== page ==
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Peter Blatt right and his father  a retired New York businessman who is also a client
<p>Peter Blatt (right) and his father, a retired New York businessman, who is also a client. </p>

When Family Members Are Clients

There are benefits to working with family and friends, but peace of mind is rarely one of them.

Quick. Who was your first customer? If you’re like many in the financial services industry, it was likely someone in or close to your family. 

“Work your warm market” is the mantra for newly minted financial advisors. And what market is warmer than family? They are the most accessible and usually have an interest in supporting your success. They may feel that, as family, you will be more trustworthy and treat their investments with a heightened sense of care and protection. Or maybe they just didn’t know how to say no to you.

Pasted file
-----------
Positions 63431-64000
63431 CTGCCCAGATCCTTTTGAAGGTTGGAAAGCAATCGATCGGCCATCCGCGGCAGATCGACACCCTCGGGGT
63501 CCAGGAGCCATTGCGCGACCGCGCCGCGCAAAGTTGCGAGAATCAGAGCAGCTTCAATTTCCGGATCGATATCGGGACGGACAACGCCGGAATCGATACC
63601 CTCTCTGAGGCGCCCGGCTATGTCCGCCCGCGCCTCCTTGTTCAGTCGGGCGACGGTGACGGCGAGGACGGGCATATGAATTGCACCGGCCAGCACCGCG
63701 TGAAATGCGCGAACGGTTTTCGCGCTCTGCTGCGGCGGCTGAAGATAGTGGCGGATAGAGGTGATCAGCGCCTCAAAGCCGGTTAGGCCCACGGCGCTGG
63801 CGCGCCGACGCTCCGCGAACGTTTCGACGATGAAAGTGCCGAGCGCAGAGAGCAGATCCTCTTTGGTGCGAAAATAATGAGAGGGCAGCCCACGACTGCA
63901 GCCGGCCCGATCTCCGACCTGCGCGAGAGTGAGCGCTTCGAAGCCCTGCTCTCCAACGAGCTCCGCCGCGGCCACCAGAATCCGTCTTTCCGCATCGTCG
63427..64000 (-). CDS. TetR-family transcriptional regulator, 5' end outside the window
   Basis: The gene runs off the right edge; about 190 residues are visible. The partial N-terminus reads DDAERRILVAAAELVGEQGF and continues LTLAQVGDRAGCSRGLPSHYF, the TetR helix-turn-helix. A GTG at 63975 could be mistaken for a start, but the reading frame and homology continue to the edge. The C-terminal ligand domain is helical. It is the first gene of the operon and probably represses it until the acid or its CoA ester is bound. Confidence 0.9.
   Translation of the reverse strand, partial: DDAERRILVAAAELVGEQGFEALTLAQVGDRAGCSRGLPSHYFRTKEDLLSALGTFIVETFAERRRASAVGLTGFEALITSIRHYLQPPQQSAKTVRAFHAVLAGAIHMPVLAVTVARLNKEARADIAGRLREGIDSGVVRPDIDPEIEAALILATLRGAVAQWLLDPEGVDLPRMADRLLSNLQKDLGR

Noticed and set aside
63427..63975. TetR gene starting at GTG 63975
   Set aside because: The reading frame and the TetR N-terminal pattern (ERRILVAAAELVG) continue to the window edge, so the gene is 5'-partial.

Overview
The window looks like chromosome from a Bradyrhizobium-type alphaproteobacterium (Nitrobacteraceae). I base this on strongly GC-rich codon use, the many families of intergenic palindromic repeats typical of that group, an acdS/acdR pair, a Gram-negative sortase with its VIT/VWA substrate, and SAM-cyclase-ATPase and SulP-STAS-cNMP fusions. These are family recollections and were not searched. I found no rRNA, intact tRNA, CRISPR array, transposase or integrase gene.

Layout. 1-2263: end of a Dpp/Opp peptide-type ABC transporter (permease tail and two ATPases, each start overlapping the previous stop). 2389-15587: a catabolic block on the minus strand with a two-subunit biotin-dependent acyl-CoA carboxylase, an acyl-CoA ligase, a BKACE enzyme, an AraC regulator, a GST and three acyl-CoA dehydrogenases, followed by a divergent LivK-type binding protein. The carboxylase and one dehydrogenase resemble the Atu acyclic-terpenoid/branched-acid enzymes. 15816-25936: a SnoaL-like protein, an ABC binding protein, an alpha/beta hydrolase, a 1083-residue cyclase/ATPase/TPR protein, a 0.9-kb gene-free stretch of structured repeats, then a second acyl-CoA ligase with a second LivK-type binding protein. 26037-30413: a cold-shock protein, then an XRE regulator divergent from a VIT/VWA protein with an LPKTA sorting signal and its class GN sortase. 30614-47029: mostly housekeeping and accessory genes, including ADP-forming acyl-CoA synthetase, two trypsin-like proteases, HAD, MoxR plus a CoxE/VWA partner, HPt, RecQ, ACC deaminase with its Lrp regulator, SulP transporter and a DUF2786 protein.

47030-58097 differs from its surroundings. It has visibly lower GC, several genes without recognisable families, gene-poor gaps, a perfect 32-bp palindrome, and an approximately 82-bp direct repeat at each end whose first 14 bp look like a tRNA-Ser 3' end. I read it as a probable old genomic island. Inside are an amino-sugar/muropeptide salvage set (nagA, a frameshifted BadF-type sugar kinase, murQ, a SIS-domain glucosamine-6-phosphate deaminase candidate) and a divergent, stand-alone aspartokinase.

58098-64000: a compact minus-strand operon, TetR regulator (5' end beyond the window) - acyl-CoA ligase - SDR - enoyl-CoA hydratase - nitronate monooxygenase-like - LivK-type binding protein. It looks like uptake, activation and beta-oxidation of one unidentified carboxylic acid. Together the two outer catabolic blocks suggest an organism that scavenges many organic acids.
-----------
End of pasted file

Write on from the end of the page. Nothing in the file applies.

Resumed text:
And therein lie two problems with having kin as customers. While soliciting family members and getting their referrals is a proven way for new advisors to get their foot in the door, the practice is fraught with peril. They may resent being solicited. Even if they say yes, they can be difficult to manage and create considerable difficulties for advisors, both professionally and personally.